Xiwang wanted the island to be done with her, but it was her turn to be a photograph scrutinized from every angle. In the unaired room, everyone breathed each other’s worries and recognized each other by shape. The Korean women wore a large bow on one side of their dresses, and the Japanese women belted themselves in with layers of cloth. Both reminded her of fat packets of sticky rice and red bean, and the lurch of hunger made her glad to still feel anything at all.

Through days twenty-two and twenty-three, she held her middle as the pain grew with every question. When her bellyache pierced her lower back, she waited till no more eyes were on her in the lavatory and found a reddish streak inside her trousers. Shaking, she ripped a piece of fabric from her clothes and twisted it under her. Xiwang knew that her body was tired of being presented a certain way, tired of being bound by other people’s stories.

When she was called back inside the room, one of the interrogators unpursed his lips to say that her story matched her father’s. Xiwang had passed the test. With a stamped passport as her shield, she left the building and its fetters.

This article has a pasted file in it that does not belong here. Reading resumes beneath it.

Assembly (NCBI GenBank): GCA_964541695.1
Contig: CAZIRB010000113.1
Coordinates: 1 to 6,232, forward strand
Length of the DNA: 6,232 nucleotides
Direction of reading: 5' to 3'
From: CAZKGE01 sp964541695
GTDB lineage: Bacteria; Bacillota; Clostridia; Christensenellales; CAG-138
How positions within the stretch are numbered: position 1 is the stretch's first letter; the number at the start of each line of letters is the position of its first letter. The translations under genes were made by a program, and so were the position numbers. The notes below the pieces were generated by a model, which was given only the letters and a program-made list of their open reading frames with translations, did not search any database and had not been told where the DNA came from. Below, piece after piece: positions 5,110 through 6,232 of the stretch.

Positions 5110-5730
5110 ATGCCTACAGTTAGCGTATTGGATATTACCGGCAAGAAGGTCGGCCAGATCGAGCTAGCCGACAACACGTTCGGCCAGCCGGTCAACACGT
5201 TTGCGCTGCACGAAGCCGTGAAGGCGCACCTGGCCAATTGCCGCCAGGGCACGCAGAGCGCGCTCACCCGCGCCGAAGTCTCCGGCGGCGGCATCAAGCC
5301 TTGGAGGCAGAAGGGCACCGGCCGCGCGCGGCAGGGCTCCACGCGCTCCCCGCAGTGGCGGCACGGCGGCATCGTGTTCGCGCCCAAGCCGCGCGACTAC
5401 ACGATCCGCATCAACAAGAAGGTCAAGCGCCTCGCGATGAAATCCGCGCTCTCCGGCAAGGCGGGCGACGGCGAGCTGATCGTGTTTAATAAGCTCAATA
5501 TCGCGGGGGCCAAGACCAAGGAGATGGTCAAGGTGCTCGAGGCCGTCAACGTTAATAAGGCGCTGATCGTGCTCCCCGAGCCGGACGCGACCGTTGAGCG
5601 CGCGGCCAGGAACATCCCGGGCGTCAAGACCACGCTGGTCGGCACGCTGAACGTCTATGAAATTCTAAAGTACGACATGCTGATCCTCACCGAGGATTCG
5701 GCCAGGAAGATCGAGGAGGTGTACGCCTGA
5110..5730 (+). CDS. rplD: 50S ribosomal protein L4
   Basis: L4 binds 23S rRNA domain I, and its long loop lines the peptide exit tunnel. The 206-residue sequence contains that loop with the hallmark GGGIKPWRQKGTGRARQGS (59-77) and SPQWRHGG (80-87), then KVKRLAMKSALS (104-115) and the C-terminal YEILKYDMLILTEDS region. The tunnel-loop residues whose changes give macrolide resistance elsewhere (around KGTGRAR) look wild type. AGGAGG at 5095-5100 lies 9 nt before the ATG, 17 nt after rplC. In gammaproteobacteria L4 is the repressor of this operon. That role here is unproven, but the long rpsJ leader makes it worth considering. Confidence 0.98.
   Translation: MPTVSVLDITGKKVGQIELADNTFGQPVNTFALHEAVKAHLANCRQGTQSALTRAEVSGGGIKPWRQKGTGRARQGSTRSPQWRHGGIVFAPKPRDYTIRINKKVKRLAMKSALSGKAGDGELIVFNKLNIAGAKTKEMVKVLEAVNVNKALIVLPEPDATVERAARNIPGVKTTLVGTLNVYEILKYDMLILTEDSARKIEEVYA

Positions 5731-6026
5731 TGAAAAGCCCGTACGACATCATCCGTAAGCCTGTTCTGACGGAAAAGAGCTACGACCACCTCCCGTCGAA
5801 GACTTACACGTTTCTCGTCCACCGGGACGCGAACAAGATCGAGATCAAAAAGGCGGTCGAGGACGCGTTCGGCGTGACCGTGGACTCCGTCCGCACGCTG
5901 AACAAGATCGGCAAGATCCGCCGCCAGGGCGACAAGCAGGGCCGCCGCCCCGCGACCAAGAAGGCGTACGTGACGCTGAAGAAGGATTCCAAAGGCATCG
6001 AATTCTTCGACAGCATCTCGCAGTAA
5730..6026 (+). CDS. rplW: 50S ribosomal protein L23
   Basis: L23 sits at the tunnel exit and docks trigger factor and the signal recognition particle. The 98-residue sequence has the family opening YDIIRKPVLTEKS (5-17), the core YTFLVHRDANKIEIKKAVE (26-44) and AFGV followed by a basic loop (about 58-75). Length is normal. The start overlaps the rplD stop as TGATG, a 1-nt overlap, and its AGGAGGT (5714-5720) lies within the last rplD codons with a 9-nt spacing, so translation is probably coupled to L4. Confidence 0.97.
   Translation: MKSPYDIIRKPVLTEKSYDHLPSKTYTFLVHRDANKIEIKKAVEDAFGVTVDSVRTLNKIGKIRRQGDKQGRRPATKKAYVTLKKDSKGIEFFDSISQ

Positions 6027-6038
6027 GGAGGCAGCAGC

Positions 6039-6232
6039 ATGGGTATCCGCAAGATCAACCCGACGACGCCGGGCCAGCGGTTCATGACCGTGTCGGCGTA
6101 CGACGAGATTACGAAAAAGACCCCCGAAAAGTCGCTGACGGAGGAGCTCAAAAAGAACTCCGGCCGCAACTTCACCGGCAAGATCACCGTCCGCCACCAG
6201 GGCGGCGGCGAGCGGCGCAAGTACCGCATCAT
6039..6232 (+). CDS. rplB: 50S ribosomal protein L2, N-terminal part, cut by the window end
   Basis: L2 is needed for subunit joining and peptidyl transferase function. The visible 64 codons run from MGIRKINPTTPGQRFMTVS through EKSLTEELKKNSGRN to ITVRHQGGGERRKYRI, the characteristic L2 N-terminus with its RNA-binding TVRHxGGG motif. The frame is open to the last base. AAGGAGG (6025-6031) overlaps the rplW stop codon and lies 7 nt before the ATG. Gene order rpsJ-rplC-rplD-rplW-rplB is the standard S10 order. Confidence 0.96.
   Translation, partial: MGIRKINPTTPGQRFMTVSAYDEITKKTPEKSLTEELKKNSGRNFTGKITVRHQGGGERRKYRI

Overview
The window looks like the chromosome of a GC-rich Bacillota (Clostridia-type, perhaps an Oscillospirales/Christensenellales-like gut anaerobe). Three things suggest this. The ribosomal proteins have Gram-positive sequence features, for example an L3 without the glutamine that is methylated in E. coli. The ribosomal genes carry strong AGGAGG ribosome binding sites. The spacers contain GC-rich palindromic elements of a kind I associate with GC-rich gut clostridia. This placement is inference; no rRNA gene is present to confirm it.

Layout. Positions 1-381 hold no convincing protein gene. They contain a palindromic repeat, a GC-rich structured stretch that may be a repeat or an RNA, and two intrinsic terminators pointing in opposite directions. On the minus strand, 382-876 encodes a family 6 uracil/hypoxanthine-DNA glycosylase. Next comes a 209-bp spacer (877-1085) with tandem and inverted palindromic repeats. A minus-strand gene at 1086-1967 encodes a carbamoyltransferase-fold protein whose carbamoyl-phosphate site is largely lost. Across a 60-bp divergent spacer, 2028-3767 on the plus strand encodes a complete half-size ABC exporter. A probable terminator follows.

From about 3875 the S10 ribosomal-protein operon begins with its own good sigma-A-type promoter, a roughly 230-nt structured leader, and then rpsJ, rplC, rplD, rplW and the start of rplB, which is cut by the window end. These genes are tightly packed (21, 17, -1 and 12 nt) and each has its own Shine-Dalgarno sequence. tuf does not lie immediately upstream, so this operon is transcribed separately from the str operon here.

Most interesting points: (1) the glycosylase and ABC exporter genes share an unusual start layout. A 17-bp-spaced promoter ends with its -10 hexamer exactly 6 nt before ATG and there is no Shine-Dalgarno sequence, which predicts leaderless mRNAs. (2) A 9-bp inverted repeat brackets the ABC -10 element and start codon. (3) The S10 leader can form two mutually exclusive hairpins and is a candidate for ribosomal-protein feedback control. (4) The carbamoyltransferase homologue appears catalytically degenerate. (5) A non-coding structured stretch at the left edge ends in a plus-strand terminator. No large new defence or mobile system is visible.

The Chinese were confined to a specific car on the train, and the bun she gnawed on was harder than the wooden seats they sat on. As soon as she stepped onto the platform, she saw a man searching the crowd. She could tell by the dip in his earlobe—her earlobe—that they were the same. Their eyes locked across the stream of people, and she saw how handsome she would be when she became a man. Xiwang tried and failed to yank her silken garb into its original shape. The man studied her face, looking for her mother.


She nodded, her throat locked by a rush of words. It had been a while since she heard the word behind her name. The word she had come from was hope.

Travelers parted around them as he unfolded the boss’s message. Xiwang glimpsed her mother’s name in the letter and noticed for the first time how the characters for Meng Lian resembled faces with shut eyes. Anguish bowed his features as he read and reread the story within.

They said nothing as the streetcar carried them through town, but she devoured fatty pork out of a tin from his pouch. Memorizing the moving city was like memorizing another language. Her father stepped off, and she followed him to a two-story building more orange than the sun.